Royal Engineers officer Lieutenant Chard (Stanley Baker) is in the vicinity and takes command at the mission station for what seems like a hopeless against-the-odds defence. He has slight superiority over the other officer, the aristocratic Lieutenant Bromhead, played by a young Michael Caine. Both stars are essentially cast against type. Baker, so often a screen villain or morally grey hero, is cast in a straightforwardly heroic role, while the working class Caine was catapulted to fame after nearly a decade in bit parts, in an untypical role as the upper class Bromhead.
The film focuses on the two stars, while also developing its supporting characters, including imperturbable Sergeant Bourne (Nigel Green), flawed man of God the Reverend Witt (Jack Hawkins) and incorrigible malingerer Private Hook (James Booth), who might just get the chance to redeem himself.
Zulu is a technical marvel, with beautiful photography, convincingly staged action scenes and an epic and rousing score by John Barry. Stanley Baker's dream project as producer and star, it probably did more for Michael Caine's career than his, but it's a handsome and exciting epic that's testament to Baker's skill as an actor and producer.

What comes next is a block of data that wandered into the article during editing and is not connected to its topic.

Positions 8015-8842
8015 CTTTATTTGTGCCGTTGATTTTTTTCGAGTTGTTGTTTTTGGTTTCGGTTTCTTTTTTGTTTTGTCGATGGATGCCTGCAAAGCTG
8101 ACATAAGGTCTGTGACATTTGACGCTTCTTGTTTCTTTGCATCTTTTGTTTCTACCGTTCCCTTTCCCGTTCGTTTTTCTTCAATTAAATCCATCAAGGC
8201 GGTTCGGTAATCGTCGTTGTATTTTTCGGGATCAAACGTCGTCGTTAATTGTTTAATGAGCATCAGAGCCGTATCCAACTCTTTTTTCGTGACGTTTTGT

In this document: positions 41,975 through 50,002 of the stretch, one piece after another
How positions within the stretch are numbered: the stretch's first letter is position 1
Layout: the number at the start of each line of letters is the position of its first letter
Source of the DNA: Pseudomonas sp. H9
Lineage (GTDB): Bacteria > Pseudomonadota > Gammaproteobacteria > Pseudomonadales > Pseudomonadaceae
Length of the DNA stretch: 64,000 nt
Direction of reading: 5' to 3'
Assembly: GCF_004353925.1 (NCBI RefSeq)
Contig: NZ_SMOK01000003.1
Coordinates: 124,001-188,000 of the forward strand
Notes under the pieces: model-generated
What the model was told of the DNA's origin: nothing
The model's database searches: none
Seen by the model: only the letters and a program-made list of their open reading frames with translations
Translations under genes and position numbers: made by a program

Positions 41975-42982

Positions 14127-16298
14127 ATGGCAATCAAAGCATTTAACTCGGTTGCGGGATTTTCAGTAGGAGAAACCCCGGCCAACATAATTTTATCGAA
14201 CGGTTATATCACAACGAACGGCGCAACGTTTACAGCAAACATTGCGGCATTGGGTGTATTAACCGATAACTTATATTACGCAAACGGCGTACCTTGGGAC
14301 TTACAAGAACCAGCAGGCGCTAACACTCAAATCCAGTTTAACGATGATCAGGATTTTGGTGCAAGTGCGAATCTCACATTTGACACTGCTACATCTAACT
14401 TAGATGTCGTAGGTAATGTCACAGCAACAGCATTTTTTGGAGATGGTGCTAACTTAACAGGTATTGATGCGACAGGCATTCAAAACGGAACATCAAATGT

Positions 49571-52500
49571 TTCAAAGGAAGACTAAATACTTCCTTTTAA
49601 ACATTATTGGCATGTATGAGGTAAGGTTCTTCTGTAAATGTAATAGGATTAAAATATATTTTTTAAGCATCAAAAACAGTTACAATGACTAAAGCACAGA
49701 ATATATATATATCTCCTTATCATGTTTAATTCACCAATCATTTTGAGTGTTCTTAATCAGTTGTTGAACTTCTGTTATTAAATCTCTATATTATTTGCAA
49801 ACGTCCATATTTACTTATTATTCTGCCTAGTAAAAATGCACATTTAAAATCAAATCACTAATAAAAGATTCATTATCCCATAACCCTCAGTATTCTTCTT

Those Magnificent Men in Their Flying Machines (1965)
The sixties was the decade of the all-star knockabout comedy. The king of this genre, for me at least, is Those Magnificent Men in Their Flying Machines.
It's 1910, and assorted intrepid aviators gather from around the world to take part in the first ever London to Paris air race, overseen by its sponsor, a wonderfully snooty Robert Morley. But, as Morley says, "The trouble with these international affairs is that they attract foreigners". And not only foreigners, but assorted national stereotypes as seen from a British POV.
These include an American cowboy (Stuart Whitman), a randy Frenchman (Jean-Pierre Cassel) a voluble Italian (Alberto Sordi) and a German contingent, led by a pompous and officious army officer, played by Mr Goldfinger himself, Gert Frobe.